Once they are built, buildings do not use energy—tenants do. Westlake Reed Leskosky needed Aspinall’s employees, mostly federal agencies, to cooperate. Chang said their firm helped the GSA set goals for energy use within each of the building’s offices. Many of them, including the Army Corps of Engineers and the Internal Revenue Service, were gung-ho about energy conservation. Others were not. In a building as efficient as Aspinall, a handful of people could use as much electricity as the rest of the tenants combined. That experience illustrates an important lesson for energy-efficient building: office culture matters.

Making sure a green building performs like its designers envisioned is often easier said than done. Building managers are not just the guys who get yelled at when the tenants are too hot or too cold—they are often the people with the most intimate knowledge of how a building actually works in the real world. “People spend too much money on the front end for new buildings, and forget you need to maintain the building for 50 years,” said Chang. The average commercial building wastes roughly 30 percent of the energy it consumes, according to Energy Star. In a process engineers call “energy creep,” high-performance buildings actually slip more easily into inefficiency than simpler, lower-tech structures. “I’d rather design something that’s a little bit less efficient but simpler to operate, than something that’s really complicated,” said Chang.

Data-Driven Design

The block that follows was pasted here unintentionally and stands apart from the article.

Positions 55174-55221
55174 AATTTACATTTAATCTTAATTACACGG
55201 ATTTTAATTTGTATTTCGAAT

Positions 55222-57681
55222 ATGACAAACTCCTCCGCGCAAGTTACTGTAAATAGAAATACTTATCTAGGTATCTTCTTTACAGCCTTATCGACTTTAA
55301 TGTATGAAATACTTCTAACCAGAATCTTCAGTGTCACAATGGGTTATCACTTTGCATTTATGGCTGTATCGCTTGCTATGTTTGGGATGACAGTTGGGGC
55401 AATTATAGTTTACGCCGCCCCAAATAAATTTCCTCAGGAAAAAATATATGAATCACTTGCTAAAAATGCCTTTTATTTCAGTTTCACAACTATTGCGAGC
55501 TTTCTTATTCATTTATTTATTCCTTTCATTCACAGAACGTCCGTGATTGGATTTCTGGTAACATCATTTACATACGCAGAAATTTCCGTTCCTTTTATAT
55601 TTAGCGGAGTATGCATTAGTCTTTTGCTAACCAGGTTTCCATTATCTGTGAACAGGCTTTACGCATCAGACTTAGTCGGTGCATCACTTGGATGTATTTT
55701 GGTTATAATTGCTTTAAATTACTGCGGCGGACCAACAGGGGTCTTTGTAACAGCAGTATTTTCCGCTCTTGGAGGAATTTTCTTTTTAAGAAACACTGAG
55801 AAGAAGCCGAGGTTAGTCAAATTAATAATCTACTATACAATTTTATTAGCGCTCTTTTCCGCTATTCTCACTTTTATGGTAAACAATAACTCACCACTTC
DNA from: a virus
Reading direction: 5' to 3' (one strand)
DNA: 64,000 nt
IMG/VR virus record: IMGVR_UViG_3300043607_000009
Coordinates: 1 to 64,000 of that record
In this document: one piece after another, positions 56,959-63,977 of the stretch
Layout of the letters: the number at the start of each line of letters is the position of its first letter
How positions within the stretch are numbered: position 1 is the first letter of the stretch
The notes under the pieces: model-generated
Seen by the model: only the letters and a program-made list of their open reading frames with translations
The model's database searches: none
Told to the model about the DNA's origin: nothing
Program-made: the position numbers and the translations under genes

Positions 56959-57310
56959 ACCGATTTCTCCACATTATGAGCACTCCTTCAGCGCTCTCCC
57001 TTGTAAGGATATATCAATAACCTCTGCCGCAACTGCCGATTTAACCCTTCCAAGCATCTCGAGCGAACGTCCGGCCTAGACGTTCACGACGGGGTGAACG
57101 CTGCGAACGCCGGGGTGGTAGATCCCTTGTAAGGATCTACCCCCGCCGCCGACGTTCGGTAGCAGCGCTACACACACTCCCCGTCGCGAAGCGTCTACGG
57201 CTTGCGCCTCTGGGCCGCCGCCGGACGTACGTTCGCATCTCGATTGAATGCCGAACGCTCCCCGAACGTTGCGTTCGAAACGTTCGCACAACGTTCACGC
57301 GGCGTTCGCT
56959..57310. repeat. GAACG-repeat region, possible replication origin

One thing that might bridge that gap is a kind of holy grail for building managers, engineers and architects alike: robust building performance data. Software could play a bigger role in transmitting information about building use in real-time. Conventional HVAC equipment and other hardware is approaching a plateau when it comes to energy efficiency improvements. But companies like Retroficiency that conduct “virtual energy audits” remotely via software are just beginning to take off.

A similar trend is underway in the design studio. “The ideal for me is to be in some virtual design environment, and every time I make a move or a tweak, to have updated real-time energy and in parallel with that cost information, to really be able to analyze what you’re doing,” said Brian Dolan, a designer at Clayco’s Forum Studio.

Tools like Autodesk’s Green Building Studio come close, he said, but lack detail. A few years ago, web-based sustainability analysis tool Sefeira got the attention of Dolan and other designers for its pared down user interface and detailed real-time feedback. The company recently revamped its plugin for Revit.

It’s not just detail that matters, Dolan said, but ease of use. In a design process constrained by time, money, and manpower, sustainability can fall by the wayside unless clients are actively involved. “It makes the whole argument easier if you can say, ‘yes you’re going to save energy and it’s going to save you this much money,’” said Dolan, who also coordinates Chicago’s Living Building Challenge efforts. That conversation happens early at Clayco, he added, where designers work side by side with construction management and development teams.

Promising energy savings is one thing, but critics say LEED and other sustainable design regimes focus on energy and water conservation at the expense of metrics that might be fuzzier, but no less important. How do you quantify a tenant’s emotional response, or the psychological benefits of access to daylight and green space? “Those things have always been more rules of thumb, and they’re typically first on the chopping block because there’s not a good way to quantify that return on investment,” said Dolan.